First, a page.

Facilitating an Energizer virtually can be a challenge. Technology can be disembodying. Phone calls don’t transmit body language. Even with cameras on, video calls or webconferences don’t convey all the nuances of facial expression. In a virtual facilitation, it can be hard to keep participants connected to their somatic selves: the side of people that is related to movement and body, as opposed to the mind or mental processes.
Mirror the Mime is a kinetic Energizer that connects participants to their somatic selves. It was specifically designed for virtual facilitation by Lisa Jervis (www.iecology.org), Susan Jouard, and Mary Morand during a Facilitating Virtual Collaboration workshop.
Begin by turning on your cameras and verifying that participants can see one another. Provide the following instructions. “We’re going to do an Energizer to focus attention on each other, create alignment, and have a little fun. Make sure your cameras are on and you can see each other. I’d like to invite one person to start making hand gestures that are visible in their camera frame. Others, please mirror what you see. Anyone can begin a new gesture whenever they want to. When you see the new gesture, mirror the new gesture. Go!”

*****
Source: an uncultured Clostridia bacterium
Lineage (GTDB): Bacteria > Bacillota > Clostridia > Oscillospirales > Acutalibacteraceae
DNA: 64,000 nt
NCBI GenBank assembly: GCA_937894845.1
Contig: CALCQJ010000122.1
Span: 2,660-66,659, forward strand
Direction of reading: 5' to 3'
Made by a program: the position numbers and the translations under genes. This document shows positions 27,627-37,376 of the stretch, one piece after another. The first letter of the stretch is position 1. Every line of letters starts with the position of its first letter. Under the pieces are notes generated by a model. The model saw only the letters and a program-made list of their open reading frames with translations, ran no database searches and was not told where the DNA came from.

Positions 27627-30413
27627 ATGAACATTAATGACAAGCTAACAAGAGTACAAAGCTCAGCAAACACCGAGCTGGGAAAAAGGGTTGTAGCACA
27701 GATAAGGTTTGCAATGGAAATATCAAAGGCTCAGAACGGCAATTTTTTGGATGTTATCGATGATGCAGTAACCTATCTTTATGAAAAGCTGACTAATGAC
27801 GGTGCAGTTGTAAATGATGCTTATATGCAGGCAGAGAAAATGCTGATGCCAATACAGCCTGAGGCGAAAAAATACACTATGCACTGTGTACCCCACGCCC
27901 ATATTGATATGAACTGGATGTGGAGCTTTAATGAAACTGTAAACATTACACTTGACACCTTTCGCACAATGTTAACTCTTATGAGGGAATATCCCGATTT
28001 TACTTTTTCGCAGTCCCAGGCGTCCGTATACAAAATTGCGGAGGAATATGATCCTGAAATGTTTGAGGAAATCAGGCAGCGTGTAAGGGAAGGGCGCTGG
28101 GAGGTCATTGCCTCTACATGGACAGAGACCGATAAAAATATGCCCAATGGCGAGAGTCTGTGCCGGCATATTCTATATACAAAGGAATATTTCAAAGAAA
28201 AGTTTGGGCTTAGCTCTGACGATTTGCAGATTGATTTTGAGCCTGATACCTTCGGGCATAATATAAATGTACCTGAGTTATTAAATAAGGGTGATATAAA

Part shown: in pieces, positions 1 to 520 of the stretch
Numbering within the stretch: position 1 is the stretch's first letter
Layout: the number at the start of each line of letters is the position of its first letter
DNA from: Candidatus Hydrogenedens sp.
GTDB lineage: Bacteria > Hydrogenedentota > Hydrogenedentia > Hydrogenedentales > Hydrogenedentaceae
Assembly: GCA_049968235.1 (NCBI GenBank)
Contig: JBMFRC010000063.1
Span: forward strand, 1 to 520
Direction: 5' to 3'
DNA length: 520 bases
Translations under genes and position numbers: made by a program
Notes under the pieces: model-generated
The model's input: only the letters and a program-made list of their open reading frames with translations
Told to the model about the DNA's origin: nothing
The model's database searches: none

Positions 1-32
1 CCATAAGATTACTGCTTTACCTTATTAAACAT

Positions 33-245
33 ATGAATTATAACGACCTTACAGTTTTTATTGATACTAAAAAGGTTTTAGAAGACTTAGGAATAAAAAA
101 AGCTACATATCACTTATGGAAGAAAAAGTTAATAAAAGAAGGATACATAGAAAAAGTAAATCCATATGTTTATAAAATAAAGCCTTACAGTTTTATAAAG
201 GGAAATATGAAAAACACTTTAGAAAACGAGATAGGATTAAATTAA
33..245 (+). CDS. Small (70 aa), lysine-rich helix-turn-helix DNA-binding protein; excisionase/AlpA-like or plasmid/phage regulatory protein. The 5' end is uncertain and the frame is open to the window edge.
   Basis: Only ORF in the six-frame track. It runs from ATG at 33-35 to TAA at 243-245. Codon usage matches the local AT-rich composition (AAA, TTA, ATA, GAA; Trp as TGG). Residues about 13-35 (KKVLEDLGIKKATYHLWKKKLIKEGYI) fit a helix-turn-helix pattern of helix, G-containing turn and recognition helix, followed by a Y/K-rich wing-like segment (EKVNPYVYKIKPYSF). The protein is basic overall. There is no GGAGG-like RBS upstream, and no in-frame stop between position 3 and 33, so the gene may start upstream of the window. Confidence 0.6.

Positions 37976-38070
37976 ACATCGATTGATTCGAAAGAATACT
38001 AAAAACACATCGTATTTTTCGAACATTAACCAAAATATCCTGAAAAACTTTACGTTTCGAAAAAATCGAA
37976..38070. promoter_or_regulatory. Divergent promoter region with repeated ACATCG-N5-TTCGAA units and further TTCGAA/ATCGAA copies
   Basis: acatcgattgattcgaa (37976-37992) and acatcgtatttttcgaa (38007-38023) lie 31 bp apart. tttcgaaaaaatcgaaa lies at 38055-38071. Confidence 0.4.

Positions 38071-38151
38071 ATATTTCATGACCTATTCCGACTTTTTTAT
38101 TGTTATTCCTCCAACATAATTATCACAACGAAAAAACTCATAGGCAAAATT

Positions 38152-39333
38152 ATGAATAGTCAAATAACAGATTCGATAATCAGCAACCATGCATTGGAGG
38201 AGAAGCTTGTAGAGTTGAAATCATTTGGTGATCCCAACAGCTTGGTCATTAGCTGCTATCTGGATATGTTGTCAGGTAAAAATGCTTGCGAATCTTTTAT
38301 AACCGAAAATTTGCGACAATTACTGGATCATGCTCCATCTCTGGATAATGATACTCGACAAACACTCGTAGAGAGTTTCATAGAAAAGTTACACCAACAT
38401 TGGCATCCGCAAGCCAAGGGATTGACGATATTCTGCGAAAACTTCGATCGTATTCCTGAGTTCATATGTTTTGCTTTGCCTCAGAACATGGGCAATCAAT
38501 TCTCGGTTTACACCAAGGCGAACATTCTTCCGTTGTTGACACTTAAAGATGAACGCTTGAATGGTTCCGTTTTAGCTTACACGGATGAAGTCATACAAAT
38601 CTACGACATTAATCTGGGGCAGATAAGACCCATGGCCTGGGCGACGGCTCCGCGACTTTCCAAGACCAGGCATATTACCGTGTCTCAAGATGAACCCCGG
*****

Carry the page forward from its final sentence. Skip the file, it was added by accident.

Let the group Mirror the Mime for a minute or so.
Close the Energizer by making a static “stop” gesture or removing their hands from the frame, which signals all participants that the exercise is over. If participants don’t notice your gesture, you may need to end verbally: “Aaaaand stop.”
Debrief Mirror the Mime by asking questions: who was leading? Who was following? Who did you watch? Why did you watch them? Did you shift to watching someone else? Why did you shift to watching someone else? How might this relate to the dynamics at work? What might this say about influence and authority?
Mirror the Mime is a great Energizer to introduce at openings, when returning from breaks, and to bring focus and attention back to the group.